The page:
Michelle Badash, MS and Michael Jubinville, MPH
Related Media: Coronary Artery Bypass Graft (CABG)
Surgical and other procedures may be used to treat severe CAD and CAD that is causing angina when other treatment methods fail.
is more commonly known as open-heart or bypass surgery. It is the most common type of heart surgery in the United States.
During this operation, a blood vessel is taken from the leg or another area of the body and grafted into a diseased artery, bypassing the blocked area. If more than one area is blocked, a bypass can be done for each area (referred to as a double, triple, or quadruple bypass). The blood can then go around the obstruction to supply the heart with enough oxygen-rich blood.
Types of CABG include:
Results from several studies indicate that traditional and off-pump CABG have similar short- and long-term results. Talk to your doctor about which option is better for you. Although CABG may relieve symtoms, it does not cure heart disease. You still must maintain a healthy lifestyle that includes achieving a healthy weight, eating a heart healthy diet, not smoking, and taking medications.
Keyhole incisions are made along the left side of the chest and between the ribs to access front-facing blood vessels. It is a fairly new off-pump procedure that may not be an option for everyone or widely available.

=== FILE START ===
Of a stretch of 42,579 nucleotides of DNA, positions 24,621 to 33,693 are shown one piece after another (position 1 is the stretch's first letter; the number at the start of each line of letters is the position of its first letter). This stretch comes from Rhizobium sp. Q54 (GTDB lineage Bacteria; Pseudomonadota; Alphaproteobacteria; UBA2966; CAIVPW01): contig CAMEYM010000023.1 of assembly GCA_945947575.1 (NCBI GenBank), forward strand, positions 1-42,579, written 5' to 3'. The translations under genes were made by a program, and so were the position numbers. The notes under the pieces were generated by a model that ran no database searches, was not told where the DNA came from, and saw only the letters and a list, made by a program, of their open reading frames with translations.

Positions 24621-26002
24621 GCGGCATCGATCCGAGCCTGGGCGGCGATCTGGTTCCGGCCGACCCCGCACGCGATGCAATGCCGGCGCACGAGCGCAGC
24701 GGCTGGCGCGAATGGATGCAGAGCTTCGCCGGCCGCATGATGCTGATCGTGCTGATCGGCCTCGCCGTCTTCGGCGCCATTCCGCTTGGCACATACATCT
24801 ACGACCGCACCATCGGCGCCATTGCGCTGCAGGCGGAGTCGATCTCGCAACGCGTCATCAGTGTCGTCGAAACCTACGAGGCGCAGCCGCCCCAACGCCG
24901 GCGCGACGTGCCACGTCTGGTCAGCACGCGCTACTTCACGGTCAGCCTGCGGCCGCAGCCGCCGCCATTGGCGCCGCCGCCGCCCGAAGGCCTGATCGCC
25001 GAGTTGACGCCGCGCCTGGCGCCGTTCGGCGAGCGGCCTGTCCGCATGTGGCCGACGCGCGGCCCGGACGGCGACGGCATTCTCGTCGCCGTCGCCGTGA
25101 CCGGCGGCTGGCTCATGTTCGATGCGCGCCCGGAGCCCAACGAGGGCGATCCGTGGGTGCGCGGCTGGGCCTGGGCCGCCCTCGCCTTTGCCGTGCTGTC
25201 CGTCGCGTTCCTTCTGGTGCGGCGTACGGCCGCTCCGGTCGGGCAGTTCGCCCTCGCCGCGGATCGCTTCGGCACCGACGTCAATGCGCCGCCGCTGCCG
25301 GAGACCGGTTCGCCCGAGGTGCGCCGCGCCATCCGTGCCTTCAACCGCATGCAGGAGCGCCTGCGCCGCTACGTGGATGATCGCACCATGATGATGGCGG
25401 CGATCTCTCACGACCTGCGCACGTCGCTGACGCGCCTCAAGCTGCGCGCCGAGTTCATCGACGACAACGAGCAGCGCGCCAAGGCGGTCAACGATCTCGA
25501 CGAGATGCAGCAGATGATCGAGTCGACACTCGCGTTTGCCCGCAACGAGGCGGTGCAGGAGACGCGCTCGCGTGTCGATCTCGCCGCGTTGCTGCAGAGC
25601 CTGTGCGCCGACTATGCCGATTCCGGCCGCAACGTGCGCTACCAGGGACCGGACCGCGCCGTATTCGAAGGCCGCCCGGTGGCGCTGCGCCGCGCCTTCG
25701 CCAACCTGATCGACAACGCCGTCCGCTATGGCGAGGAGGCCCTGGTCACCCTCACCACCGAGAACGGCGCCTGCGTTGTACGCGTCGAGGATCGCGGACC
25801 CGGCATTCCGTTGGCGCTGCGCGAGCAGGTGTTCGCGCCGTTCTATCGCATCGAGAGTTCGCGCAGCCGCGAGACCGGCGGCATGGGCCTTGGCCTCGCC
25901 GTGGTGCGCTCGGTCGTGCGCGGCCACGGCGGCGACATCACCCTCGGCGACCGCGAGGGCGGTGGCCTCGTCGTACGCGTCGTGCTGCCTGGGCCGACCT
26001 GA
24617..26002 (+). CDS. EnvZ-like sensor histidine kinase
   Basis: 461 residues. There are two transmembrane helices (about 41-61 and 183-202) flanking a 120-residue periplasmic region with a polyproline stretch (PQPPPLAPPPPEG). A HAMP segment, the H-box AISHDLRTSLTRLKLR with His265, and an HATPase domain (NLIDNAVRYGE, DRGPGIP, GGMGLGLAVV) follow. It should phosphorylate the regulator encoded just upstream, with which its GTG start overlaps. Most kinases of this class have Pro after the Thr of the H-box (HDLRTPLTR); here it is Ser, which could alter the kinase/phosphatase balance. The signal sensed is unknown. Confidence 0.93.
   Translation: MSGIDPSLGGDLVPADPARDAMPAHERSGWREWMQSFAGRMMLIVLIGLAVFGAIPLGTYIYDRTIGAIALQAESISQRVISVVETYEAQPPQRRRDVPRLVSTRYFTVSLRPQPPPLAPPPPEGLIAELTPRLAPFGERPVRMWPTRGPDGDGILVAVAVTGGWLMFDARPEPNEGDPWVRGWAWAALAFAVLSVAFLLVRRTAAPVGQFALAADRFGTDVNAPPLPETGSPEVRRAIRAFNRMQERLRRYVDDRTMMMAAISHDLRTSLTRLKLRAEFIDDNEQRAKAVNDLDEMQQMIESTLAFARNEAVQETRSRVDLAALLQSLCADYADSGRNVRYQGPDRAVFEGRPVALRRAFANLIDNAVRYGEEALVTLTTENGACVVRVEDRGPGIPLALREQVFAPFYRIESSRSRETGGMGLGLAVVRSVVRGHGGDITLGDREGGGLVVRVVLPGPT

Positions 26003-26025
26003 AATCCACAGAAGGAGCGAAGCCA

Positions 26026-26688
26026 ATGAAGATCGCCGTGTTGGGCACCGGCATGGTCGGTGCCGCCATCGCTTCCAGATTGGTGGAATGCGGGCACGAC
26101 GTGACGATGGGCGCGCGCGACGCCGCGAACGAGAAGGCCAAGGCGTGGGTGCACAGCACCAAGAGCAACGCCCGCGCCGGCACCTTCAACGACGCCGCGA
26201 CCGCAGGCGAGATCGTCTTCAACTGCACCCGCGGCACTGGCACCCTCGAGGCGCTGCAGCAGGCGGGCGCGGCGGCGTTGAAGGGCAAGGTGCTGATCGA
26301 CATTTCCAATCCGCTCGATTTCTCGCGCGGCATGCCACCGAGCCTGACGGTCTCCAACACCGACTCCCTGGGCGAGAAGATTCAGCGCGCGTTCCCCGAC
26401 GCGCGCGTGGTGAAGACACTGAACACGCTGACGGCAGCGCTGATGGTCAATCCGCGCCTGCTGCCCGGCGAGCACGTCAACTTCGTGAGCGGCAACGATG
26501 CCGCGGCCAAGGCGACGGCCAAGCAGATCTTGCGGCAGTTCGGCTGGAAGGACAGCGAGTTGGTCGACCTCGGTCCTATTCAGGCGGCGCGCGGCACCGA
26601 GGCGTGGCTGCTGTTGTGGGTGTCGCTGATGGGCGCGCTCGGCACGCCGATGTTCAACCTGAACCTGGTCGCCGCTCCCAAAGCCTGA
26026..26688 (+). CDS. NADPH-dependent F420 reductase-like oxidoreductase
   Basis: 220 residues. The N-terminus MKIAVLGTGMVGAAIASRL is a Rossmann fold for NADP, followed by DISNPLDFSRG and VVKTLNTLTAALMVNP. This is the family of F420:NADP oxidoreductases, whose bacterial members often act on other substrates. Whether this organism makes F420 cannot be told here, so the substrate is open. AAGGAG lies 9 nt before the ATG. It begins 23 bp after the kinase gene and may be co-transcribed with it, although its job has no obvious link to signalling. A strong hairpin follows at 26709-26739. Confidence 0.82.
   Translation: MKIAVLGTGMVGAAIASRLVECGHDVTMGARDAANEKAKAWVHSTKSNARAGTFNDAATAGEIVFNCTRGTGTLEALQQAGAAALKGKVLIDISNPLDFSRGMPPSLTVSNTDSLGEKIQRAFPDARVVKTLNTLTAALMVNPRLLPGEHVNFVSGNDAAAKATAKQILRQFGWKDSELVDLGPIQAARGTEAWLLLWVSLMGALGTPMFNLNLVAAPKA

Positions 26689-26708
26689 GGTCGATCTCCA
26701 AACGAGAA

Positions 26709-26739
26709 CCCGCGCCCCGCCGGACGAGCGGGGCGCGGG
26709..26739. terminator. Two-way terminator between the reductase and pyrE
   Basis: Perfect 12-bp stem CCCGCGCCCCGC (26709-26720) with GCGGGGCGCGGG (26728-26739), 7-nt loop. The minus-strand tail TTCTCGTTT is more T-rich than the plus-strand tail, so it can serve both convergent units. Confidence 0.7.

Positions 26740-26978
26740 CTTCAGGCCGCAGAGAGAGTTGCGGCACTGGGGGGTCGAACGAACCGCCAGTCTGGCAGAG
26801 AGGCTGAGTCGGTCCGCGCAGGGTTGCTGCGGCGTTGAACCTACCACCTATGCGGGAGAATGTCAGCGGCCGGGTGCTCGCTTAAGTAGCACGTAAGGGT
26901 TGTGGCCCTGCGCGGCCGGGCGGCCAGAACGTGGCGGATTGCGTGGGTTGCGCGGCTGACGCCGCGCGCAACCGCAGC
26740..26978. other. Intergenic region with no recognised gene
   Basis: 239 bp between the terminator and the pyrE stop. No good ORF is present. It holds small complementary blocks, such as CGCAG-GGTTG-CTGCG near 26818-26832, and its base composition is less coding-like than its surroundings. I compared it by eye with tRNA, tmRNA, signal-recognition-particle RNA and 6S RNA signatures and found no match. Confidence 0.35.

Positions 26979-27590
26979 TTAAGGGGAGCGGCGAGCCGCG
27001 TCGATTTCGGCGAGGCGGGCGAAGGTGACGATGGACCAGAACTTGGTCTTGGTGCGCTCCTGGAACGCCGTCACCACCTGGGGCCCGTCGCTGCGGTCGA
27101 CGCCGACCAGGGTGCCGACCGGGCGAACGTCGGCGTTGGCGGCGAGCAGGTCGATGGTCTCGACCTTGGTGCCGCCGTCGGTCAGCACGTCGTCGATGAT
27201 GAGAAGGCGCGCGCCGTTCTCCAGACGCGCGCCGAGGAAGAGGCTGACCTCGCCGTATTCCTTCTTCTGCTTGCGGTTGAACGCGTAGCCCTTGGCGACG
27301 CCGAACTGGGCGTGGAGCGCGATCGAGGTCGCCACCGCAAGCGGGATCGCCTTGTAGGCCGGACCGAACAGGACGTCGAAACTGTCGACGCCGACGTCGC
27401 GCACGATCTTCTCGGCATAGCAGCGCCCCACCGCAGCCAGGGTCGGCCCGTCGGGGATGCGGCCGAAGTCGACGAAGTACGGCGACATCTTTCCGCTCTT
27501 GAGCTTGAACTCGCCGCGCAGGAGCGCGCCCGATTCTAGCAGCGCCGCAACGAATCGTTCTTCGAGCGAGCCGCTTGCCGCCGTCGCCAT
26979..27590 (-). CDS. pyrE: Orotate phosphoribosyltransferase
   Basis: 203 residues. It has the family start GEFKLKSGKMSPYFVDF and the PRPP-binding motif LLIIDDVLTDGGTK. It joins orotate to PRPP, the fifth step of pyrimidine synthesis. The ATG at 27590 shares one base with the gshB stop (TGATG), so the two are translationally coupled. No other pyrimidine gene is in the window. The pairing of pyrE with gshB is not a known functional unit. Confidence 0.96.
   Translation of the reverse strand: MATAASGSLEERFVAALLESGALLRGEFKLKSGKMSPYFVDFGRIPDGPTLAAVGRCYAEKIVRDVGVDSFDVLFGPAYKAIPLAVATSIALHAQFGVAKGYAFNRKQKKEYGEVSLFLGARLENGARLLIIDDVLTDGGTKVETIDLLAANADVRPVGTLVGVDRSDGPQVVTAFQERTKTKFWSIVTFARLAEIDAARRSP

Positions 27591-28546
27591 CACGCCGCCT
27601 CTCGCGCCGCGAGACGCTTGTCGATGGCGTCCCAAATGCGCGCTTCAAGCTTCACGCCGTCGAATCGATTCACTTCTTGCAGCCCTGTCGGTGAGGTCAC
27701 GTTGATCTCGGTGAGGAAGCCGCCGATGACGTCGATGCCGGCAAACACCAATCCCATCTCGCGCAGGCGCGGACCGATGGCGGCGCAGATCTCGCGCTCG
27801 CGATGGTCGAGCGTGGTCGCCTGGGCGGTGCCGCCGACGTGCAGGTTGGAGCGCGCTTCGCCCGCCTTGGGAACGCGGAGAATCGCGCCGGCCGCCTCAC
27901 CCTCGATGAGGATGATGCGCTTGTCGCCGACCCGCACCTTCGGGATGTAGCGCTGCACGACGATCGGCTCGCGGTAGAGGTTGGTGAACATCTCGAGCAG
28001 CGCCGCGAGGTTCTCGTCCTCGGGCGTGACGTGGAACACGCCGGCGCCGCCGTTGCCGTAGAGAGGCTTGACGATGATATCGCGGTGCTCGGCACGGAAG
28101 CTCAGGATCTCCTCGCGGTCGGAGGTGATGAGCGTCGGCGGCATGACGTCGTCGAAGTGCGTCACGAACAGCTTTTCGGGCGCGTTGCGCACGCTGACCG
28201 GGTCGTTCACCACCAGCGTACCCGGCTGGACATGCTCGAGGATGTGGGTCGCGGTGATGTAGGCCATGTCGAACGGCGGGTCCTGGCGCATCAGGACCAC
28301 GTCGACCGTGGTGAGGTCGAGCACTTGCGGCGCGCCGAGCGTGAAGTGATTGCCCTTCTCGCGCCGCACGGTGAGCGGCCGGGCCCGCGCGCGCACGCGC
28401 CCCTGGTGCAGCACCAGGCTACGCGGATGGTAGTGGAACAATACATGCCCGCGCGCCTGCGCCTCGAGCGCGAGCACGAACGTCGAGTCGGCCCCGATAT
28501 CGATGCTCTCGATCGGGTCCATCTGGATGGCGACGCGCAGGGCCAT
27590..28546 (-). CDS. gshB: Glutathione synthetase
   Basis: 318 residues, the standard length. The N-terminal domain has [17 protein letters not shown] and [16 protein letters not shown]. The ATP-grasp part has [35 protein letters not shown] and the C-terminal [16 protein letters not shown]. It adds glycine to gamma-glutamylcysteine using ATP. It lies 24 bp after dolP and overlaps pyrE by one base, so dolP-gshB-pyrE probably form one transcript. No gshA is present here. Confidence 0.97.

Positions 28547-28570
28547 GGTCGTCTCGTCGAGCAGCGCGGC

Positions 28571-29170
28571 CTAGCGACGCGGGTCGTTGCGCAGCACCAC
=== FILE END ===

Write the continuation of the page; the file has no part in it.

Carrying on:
TMR is generally used in people who have inoperable CAD with severe angina. A laser is used through keyhole incisions on the left side of the chest to create small channels in the affected part of the heart. These channels improve blood flow to the heart muscle. TMR can be done with or without CABG. A computer is used to pulse the laser during a specific time in the least active part of the heart beat cycle.
Other procedures are used to open blocked arteries include:
Cardiac procedures and surgeries.
American Heart Association website. Available at:
Updated March 22, 2013. Accessed January 28, 2014.
Coronary artery bypass graft (CABG). EBSCO DynaMed website. Available at: http://www.ebscohost.com/dynamed. Updated December 2, 2013. Accessed January 28, 2014.
Percutaneous coronary intervention (PCI). EBSCO DynaMed website. Available at: http://www.ebscohost.com/dynamed. Updated January 7, 2014. Accessed January 28, 2014.
Revascularization for coronary artery disease (CAD). EBSCO DynaMed website. Available at: http://www.ebscohost.com/dynamed. Updated December 7, 2013. Accessed January 28, 2014.
What is coronary artery bypass grafting? National Heart, Lung, and Blood Institute website. Available at:
Updated February 23, 2012. Accessed January 28, 2014.
Last reviewed September 2013 by Michael J. Fucci, DO
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